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Longstreet Highroad Guide to the Tennessee Mountains

By Vernon and Cathy Summerlin

Design by Lenz, Inc. Decatur, Georgia.



Tennessee Mountains > Lower Cumberland Plateau > Sequatchie Valley

Sequatchie Valley

Sequatchie River Click here for a new window with a larger version of this map.

[Fig. 15] The Sequatchie River extends for almost the entire length of the Sequatchie Valley, beginning at Devil Step Hollow Cave in Cumberland County and ending at its confluence with the Tennessee River below Nickajack Dam. There are 60 floatable miles of water, designated as Class I, which meander through farmlands and woodlands between College Station and US 64 bridge. There is also good fishing potential with smallmouth bass, rock bass (Ambloplites rupestris), and rainbow trout (Salmo gairdneri) as the principal species.

The highways generally follow the river all the way through the valley. US 127 parallels it from Pikeville to Dunlap, and TN 28 from Dunlap to Jasper.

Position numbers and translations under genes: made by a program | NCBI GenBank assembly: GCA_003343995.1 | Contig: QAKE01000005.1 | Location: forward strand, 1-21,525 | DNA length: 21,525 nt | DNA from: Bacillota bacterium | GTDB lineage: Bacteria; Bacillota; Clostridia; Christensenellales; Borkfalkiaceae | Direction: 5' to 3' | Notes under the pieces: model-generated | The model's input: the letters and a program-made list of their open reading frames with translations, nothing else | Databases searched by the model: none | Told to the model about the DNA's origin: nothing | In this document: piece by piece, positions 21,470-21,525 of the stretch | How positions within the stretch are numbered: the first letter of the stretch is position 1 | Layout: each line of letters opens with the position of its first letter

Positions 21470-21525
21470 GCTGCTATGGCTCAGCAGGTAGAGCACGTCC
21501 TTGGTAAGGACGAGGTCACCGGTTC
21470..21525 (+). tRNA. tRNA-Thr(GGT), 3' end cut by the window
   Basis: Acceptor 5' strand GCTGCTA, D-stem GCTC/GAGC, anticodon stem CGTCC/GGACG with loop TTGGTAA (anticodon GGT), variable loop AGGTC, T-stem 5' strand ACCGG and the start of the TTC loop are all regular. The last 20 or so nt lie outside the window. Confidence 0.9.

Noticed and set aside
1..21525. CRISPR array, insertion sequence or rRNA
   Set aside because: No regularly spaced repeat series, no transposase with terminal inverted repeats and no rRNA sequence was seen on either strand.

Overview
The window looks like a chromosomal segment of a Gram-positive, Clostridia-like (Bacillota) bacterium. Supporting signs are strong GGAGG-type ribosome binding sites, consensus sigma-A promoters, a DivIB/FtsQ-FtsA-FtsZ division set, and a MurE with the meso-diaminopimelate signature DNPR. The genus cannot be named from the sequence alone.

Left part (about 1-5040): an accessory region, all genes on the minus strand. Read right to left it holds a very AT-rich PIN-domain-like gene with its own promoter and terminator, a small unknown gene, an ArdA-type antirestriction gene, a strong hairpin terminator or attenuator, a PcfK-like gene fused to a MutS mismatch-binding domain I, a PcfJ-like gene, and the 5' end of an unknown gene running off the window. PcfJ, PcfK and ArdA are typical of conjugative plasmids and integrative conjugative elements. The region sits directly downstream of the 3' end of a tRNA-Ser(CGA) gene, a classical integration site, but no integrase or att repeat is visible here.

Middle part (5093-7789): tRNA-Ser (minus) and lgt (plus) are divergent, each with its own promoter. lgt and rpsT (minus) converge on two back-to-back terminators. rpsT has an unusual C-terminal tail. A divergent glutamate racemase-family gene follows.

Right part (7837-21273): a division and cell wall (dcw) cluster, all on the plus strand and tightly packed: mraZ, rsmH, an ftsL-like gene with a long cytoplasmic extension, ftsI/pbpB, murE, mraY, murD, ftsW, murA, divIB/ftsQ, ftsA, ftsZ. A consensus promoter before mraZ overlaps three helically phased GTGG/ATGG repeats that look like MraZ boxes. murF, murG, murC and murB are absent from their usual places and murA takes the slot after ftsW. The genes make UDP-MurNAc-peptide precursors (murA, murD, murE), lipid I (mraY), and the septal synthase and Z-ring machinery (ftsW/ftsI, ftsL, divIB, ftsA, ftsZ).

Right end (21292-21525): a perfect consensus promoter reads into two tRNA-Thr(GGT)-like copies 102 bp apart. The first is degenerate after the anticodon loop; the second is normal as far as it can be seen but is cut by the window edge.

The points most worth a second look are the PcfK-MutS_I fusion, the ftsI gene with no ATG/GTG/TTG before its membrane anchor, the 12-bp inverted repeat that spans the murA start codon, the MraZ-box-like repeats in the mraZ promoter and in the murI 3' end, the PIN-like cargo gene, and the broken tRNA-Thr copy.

Dunlap

[Fig. 17] From 1902 to 1927, Dunlap was the site of 268 coke ovens that turned coal into coke, fuel for the smelting of pig iron. The coke was sent to Chattanooga's foundries that transformed pig iron into steel. The beehive-shaped brick ovens, 12 feet in diameter and 6 feet high, were built by the Chattanooga Iron and Coal Company and employed 350 men. Today the ruins of the ovens, which are on the National Register of Historic Places, stand in a 62-acre forest in Coke Ovens Park in Dunlap. Dunlap is at the junction of US 127 and TN 28 in the Sequatchie Valley.

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Published (print): 1999, Published (Web): January 2003, ISBN: 1-56352-475-9
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